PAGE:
In times of pandemic, ecocide and genocide, it is urgent to recognize indigenous peoples, who defend 80% of the planet’s remaining biodiversity, as living alternatives to the climate crisis.

That is why, in November 2021, a diverse delegation from different indigenous nations in Abya Yala (Latin America), mainly women, will attend COP-26. They aim to seed other narratives on climate change and on our future as humans. 

Despite the structural inequalities that prevent indigenous land defenders from attending these “high-level” spaces, we decided to make this journey with our own means, and in alliance with different climate justice organizations. We will cross all over the Atlantic Ocean towards Sumil K’ Ajxemk’ Op (Europe) in order to deliver a message. From the epicenter of capitalism and colonialism, we want the whole world to hear: the struggle for Mother Earth is the Mother of all struggles.

The climate crisis is already here and its effects are accelerating. Droughts, forest fires, acidification of the sea, melting of the poles, mass extinction of species, famines, pandemics, forced displacement of millions of people, etc. The climate crisis is today the greatest challenge we face as human beings. That is why the responsibility of our present is to make from the future a territory to defend.

The 26th Conference of the Parties (COP26) could be the most important climate change global convention in years, where governments from around the world will take big decisions. Unfortunately, as the current state of the crisis demonstrates, Nation States and transnational corporations have been unable to stop the catastrophe, as they privilege economic growth over life.

Recent research shows that 92% of the responsibility for the climate crisis lies in the rich countries and elites from Global North, which base their production and consumption patterns on the destruction of the Mother Earth and the genocide of those of us who defend it. Climate justice means stopping the extermination immediately.

Defenders of the Earth will create a bridge between indigenous communities who are on the front lines of the climate struggle defending our future, and different social movements, organizations and international meetings that are willing to shift paradigms to address the climate crisis.

We have a message to you from a more hopeful future, one in which we managed to stop the current climate and civilizational catastrophe. The solutions to these crises were not space travels or the colonization of other planets, they were not the great negotiations among the most powerful people either.  The solution was in the organization from below: those of us who are close to Mother Earth. 

It was not easy, but it was possible. In 2021 we assumed the urgency to stop prompting extermination with consumerism, and we began to heal ourselves with the Earth. In 2021 it became clear that the future is not negotiable, the future is to be defended. In 2021 we realized that the alternatives to the climate crisis were always here, living in the people who care for life on Earth. In 2021 we recognized the science of ancestral knowledge that has allowed us to live in reciprocity with our lands for thousands of years.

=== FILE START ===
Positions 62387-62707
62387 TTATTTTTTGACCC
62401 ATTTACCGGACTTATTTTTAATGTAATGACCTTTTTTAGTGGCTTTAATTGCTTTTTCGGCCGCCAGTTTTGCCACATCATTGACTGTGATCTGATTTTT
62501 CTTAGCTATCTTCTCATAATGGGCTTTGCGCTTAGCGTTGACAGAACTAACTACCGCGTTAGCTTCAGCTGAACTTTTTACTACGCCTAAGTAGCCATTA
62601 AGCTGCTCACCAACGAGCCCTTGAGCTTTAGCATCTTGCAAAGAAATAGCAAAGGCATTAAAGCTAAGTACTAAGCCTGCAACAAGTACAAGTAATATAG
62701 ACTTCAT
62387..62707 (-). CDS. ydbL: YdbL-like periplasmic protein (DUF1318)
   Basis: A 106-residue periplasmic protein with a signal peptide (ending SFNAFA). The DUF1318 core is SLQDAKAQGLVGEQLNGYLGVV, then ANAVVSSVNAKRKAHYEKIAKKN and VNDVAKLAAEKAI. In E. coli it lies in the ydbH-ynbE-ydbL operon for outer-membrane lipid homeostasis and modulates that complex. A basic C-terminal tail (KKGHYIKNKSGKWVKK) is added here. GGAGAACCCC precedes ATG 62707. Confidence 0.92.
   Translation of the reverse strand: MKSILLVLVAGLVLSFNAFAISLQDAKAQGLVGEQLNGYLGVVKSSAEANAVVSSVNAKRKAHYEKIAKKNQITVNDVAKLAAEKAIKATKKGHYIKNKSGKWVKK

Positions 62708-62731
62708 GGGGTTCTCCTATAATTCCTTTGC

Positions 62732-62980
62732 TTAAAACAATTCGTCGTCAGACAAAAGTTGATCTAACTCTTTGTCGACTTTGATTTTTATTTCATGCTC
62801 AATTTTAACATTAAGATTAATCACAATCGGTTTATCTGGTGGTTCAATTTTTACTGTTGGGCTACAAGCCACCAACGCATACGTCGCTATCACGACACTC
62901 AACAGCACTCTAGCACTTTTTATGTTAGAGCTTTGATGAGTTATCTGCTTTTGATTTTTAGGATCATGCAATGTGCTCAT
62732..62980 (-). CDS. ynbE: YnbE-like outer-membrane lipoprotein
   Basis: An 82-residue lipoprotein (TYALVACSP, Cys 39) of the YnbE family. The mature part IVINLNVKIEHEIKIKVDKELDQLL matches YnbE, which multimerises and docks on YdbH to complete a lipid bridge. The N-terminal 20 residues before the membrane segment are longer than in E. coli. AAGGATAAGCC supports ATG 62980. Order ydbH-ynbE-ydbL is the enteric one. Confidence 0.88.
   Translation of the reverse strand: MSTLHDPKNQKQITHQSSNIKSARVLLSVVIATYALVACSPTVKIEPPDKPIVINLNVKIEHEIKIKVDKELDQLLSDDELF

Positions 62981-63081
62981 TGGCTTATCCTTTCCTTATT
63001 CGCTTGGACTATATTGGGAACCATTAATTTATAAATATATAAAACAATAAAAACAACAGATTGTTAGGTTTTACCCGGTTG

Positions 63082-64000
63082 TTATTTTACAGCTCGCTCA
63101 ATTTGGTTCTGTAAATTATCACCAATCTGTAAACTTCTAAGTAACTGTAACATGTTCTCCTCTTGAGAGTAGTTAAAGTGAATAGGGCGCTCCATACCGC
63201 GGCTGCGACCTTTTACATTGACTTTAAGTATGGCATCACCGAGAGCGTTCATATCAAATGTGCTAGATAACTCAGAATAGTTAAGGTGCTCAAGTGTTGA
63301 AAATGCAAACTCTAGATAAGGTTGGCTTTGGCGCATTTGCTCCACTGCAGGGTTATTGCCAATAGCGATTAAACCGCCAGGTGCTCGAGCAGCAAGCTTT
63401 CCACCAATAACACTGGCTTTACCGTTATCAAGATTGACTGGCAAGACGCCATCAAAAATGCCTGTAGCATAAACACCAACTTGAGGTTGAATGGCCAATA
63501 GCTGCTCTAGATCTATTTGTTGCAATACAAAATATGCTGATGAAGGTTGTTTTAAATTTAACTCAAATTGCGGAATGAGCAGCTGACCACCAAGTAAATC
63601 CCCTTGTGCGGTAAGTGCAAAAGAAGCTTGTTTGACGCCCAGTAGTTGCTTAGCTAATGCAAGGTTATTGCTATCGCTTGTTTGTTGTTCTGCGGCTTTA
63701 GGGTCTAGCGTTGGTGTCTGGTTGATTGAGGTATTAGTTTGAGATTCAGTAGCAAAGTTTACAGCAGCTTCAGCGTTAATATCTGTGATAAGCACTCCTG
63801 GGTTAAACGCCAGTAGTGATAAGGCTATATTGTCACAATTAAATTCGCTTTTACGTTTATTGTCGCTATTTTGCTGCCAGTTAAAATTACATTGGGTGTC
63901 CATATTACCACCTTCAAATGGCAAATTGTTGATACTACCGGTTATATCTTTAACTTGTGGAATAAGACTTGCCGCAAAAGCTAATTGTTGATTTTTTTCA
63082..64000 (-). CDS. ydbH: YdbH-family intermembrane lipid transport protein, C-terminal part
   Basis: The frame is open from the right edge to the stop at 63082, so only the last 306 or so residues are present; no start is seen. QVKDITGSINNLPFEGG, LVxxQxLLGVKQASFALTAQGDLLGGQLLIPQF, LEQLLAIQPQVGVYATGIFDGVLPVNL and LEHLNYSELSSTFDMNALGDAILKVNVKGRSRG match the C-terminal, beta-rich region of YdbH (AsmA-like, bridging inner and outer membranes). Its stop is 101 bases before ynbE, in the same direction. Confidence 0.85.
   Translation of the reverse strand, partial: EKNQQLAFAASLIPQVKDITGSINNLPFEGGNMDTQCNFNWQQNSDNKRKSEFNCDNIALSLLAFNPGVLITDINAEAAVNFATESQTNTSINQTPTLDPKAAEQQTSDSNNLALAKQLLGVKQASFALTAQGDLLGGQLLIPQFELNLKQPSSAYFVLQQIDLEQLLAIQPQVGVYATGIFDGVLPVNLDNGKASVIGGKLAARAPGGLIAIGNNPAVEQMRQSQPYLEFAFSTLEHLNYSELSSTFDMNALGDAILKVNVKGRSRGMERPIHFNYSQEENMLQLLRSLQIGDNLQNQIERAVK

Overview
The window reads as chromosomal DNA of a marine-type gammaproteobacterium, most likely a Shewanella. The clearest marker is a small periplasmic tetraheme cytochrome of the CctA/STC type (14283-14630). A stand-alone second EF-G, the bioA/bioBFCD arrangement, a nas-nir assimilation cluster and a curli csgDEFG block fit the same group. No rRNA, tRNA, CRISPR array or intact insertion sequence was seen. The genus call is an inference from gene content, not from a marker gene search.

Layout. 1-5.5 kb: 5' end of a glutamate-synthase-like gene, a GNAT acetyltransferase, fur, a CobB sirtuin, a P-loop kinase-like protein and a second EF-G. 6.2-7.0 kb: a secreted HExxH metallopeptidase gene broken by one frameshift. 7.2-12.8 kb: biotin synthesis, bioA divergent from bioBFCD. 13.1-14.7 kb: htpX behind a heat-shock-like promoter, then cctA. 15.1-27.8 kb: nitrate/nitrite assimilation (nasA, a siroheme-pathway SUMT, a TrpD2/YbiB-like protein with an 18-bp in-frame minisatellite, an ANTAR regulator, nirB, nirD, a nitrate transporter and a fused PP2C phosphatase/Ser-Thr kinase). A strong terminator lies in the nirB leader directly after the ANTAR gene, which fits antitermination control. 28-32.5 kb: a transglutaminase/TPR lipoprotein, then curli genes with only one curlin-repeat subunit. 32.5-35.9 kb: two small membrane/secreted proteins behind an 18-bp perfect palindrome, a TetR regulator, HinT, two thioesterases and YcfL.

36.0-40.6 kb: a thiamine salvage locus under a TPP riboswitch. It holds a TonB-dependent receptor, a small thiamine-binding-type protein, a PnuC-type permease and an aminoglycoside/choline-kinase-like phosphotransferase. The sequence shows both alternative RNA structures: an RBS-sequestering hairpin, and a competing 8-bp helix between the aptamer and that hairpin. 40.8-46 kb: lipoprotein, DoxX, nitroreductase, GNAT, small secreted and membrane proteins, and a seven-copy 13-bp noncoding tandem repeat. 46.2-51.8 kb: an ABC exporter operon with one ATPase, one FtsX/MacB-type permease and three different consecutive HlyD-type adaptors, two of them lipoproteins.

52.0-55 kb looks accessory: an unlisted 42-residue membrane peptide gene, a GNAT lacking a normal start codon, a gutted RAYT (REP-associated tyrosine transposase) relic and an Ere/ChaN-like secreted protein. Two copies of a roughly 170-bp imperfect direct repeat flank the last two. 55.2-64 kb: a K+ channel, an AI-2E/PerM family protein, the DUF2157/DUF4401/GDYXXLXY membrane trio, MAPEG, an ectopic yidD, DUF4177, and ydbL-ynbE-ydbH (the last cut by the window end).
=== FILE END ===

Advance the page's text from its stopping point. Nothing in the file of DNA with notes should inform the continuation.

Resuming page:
In 2021 we assumed  the responsibility to understand that nature is our condition of existence. And the struggle for Mother Earth is the mother of all struggles.

Mitzy Violeta Cortés

Mixtec from San Sebastián Tecomaxtlahuaca, Oaxaca. She defends her territory through research and the advocacy for the rights of indigenous women and youth. She has carried out various projects to promote the participation of indigenous communities in climate policies at the National Autonomous University of Mexico (UNAM). In 2021 she was “Ambassador for a day” by the British Embassy in Mexico.

Rosa Marina Flores Cruz

Is a Binnizá defender of the Earth and a researcher from the Isthmus of Tehuantepec, Oaxaca. Her work has focused on issues of land eviction, renewable energy, the environment, and indigenous and community feminism, as well as accompanying processes for the construction of community-based renewable energy alternatives. She has been part of different national and international training spaces on feminism, environment and indigenous peoples’ rights.



Wilma Esquivel Pat

Is a Mayan Masehual woman, territorial community feminist from Felipe Carrillo Puerto, Quintana Roo. She is biologist, poet and coordinator of the youth workshop Viajerxs de la tinta, vice-president of the Community Centre U Kúuchil K Ch’i’ibalo’on. She is also part of the network Futuros indígenas, workshop leader on sexual and reproductive rights, identity, community and territory.  Wilma has collaborated with various networks that promote women’s rights, she campaigns for the buen vivir of the people.